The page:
Fourth-generation farmer Randy Taylor has watched potential income disappear as a hailstorm obliterated plants on the 7,000 acres that he oversees. But having to destroy crops himself is a tougher pill to swallow.
In December, on what he calls “probably some of the hardest days in my life,” Taylor mowed down eighty acres of hemp that had spiked THC levels. The Colorado Department of Agriculture had told the Yuma farmer that his hemp was too hot, above the 0.3 percent THC limit that defines industrial hemp under state law. Taylor’s crop measured at 0.47 percent THC, over the limit by just 0.17 percent.
Taylor had planned to wait until he’d harvested his other crops before mowing down the hemp, but then a state inspector checking on one of his partner’s facilities noticed that the hot hemp hadn’t been destroyed yet. The inspector called to remind Taylor that the hemp had to go; if he didn’t get rid of it, he faced fines or even prosecution. “Basically, the way the State of Colorado looks at it is, we had pot, not hemp; we had eighty acres of illegal marijuana growing,” Taylor recalls.
Most hot hemp crops occur when farmers are working with a new seed, according to the CDA, but other factors can cause a THC spike in hemp plants, such as the growing environment and overly long flowering periods. Taylor’s crop was made up of Colorado Gold, a hemp strain known for spiking THC levels during the flowering stage.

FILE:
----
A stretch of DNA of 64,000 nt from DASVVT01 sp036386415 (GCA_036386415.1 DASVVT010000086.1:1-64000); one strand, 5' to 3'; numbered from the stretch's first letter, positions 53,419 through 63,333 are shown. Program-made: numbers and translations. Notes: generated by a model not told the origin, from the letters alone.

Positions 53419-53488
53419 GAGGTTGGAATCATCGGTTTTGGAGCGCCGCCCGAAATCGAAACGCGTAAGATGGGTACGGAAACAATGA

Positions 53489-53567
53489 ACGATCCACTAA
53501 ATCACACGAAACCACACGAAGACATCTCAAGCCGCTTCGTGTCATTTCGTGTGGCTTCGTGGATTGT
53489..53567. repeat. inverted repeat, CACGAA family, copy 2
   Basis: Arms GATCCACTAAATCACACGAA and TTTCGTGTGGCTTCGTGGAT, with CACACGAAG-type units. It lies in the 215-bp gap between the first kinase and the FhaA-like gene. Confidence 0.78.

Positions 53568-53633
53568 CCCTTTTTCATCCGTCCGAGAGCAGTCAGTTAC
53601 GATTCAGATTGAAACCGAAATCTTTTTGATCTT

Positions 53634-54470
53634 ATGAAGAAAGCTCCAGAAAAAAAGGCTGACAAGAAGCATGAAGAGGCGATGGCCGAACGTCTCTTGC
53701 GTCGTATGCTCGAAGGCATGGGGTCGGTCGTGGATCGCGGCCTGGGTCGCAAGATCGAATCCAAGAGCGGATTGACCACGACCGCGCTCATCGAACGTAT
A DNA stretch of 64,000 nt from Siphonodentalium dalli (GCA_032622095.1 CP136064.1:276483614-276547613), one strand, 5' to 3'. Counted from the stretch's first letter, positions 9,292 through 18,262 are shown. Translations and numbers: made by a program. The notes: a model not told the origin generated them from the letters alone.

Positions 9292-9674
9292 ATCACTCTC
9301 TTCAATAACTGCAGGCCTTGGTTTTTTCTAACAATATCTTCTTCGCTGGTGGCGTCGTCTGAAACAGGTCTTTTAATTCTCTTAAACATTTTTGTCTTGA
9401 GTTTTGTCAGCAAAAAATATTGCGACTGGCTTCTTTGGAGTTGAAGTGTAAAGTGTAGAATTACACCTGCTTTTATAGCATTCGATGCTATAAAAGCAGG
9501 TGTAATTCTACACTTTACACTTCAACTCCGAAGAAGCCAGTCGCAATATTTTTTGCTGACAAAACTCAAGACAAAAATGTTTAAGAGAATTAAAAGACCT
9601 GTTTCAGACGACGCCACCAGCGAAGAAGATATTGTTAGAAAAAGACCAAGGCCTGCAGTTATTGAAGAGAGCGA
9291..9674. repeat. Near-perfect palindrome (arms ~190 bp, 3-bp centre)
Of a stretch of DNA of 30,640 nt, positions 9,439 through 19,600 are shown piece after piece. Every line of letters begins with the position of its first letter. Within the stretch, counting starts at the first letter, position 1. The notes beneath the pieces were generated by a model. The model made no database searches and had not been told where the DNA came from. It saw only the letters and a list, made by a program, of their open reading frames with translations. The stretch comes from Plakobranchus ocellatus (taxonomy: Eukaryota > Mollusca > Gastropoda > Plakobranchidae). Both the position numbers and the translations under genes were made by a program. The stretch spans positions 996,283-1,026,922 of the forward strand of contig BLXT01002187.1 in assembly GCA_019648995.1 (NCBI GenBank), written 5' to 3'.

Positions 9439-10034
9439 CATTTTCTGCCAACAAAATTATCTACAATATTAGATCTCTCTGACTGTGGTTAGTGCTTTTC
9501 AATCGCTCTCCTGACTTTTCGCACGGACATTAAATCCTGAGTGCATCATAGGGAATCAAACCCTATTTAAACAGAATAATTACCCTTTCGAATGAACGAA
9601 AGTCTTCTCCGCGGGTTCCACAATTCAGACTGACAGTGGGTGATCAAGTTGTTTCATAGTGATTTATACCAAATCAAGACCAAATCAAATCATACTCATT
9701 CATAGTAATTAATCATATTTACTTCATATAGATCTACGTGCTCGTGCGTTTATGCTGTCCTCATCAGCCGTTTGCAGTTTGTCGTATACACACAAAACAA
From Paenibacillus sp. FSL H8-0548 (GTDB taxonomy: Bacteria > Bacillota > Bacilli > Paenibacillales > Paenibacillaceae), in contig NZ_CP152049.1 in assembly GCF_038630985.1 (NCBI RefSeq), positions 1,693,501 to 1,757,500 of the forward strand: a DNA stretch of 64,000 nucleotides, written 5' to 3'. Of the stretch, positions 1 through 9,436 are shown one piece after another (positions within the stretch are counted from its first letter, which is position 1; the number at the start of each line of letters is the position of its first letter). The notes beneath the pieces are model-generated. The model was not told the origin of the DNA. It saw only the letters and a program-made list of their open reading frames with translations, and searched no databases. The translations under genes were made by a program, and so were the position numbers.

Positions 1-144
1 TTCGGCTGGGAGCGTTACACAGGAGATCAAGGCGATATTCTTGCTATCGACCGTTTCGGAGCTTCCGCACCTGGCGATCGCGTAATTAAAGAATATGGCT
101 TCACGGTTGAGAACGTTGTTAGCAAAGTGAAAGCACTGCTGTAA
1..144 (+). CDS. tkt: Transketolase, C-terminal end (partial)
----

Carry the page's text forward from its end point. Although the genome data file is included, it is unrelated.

It was a depressing sight to watch his mower slice through “those beautiful plants,” Taylor remembers. He was raising hemp for its fiber — the stringy outer layer, known as the “baste” — which can be processed into a base ingredient for a vast array of products, including paper, clothing, plastics, auto parts and more. The woody core, or “hurd,” is often used for hempcrete and animal bedding.
Unlike short, busy hemp plants that are grown for their medicinal CBD, Taylor’s hemp plants were twelve feet tall, nearly meeting his eyes when he was perched on his John Deere mower. He took his time destroying them. He’d run the mower for two hours, his son would do a shift, and then they’d call it a day. Neither of their hearts could handle much more than that. “Ask anyone in the country: Who wants to smoke pot that has 0.47 percent THC?” Taylor asks.
But state and federal law dictated that Taylor do away with the crop. Any hemp plant with more more than 0.3 percent THC, the psychoactive component, is considered marijuana, not hemp, and is therefore illegal without the licenses required to grow medical or recreational marijuana.
The percentage may seem arbitrary, but there’s history behind it. According to California nonprofit Project CBD, the figure first came from a 1976 article in Taxon, the journal of the International Association for Plant Taxonomy, by Canadian plant scientists Ernest Small and Arthur Cronquist. After that, says CDA spokesman Duane Sinning, it was included in international treaties and adopted by the United Nations Office on Drugs and Crime.
It “becomes a trade thing as much as anything at this point,” Sinning adds.
Colorado adopted the 0.3 percent THC limit before the Farm Bill of 2014 was enacted, allowing hemp to be grown for research in states that allowed it. Sinning says that because there’s no psychoactive effect at that level, entities that regulate and enforce the industry, such as law enforcement, prosecutors and the CDA Industrial Hemp Advisory Committee, don’t see it as a threat to public safety.